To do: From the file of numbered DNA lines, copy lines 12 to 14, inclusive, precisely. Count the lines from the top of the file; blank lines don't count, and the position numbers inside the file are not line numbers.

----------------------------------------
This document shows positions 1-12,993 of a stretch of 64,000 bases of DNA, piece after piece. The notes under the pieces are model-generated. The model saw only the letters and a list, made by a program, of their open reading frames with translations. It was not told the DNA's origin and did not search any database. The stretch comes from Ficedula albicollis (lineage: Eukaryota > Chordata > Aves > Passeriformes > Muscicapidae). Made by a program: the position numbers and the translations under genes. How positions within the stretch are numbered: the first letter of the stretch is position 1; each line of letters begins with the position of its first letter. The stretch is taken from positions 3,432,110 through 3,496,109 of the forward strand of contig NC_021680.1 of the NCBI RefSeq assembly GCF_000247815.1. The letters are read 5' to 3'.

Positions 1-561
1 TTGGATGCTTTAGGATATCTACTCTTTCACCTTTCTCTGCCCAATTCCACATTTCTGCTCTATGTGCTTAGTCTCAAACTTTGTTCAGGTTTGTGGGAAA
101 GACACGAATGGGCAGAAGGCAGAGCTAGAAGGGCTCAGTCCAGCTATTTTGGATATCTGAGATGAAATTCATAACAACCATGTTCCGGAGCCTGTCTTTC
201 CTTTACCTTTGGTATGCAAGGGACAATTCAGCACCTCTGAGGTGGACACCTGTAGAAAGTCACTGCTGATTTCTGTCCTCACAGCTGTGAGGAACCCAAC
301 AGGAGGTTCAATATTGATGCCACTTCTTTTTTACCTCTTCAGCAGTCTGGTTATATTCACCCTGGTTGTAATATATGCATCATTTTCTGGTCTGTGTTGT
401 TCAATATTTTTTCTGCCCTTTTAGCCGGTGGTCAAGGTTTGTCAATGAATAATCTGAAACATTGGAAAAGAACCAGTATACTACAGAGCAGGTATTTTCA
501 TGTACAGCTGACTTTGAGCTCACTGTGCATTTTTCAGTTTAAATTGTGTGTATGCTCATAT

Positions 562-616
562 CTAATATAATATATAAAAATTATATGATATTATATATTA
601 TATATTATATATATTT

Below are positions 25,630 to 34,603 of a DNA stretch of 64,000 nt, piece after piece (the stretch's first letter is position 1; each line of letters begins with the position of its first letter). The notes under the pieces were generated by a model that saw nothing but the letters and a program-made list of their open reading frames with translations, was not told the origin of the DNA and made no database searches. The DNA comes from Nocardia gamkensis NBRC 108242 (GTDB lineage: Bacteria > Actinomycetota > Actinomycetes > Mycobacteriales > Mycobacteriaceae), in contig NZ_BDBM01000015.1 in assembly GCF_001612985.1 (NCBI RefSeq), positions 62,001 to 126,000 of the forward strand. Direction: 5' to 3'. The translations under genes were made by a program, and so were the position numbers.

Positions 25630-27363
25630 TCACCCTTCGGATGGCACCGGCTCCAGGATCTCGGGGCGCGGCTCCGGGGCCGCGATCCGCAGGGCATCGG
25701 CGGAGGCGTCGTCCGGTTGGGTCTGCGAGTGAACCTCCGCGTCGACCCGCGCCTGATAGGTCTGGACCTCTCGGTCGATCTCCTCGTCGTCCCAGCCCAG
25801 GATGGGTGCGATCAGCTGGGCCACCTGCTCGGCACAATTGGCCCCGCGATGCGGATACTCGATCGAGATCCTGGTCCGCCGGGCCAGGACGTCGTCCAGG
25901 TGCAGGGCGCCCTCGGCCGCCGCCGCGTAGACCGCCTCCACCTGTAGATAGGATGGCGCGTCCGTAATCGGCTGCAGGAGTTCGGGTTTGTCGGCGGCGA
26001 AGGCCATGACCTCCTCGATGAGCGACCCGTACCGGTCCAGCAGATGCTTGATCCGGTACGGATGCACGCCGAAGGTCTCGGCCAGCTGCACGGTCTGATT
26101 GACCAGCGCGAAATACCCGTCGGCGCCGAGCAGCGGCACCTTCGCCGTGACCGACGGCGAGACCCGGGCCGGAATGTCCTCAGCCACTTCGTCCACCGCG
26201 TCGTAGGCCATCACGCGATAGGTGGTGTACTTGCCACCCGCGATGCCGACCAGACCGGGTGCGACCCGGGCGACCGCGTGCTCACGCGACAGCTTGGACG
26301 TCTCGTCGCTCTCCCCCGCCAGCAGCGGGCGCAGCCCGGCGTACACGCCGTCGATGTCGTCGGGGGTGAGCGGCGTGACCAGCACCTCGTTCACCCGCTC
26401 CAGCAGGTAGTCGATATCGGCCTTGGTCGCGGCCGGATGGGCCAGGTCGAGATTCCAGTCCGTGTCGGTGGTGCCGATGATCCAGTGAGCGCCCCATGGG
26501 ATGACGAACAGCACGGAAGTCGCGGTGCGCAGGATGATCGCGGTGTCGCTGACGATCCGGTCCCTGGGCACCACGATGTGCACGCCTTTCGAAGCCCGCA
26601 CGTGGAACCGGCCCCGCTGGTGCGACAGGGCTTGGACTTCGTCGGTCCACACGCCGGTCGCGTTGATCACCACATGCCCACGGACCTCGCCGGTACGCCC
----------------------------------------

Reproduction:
Below are positions 25,630 to 34,603 of a DNA stretch of 64,000 nt, piece after piece (the stretch's first letter is position 1; each line of letters begins with the position of its first letter). The notes under the pieces were generated by a model that saw nothing but the letters and a program-made list of their open reading frames with translations, was not told the origin of the DNA and made no database searches. The DNA comes from Nocardia gamkensis NBRC 108242 (GTDB lineage: Bacteria > Actinomycetota > Actinomycetes > Mycobacteriales > Mycobacteriaceae), in contig NZ_BDBM01000015.1 in assembly GCF_001612985.1 (NCBI RefSeq), positions 62,001 to 126,000 of the forward strand. Direction: 5' to 3'. The translations under genes were made by a program, and so were the position numbers.

Positions 25630-27363
25630 TCACCCTTCGGATGGCACCGGCTCCAGGATCTCGGGGCGCGGCTCCGGGGCCGCGATCCGCAGGGCATCGG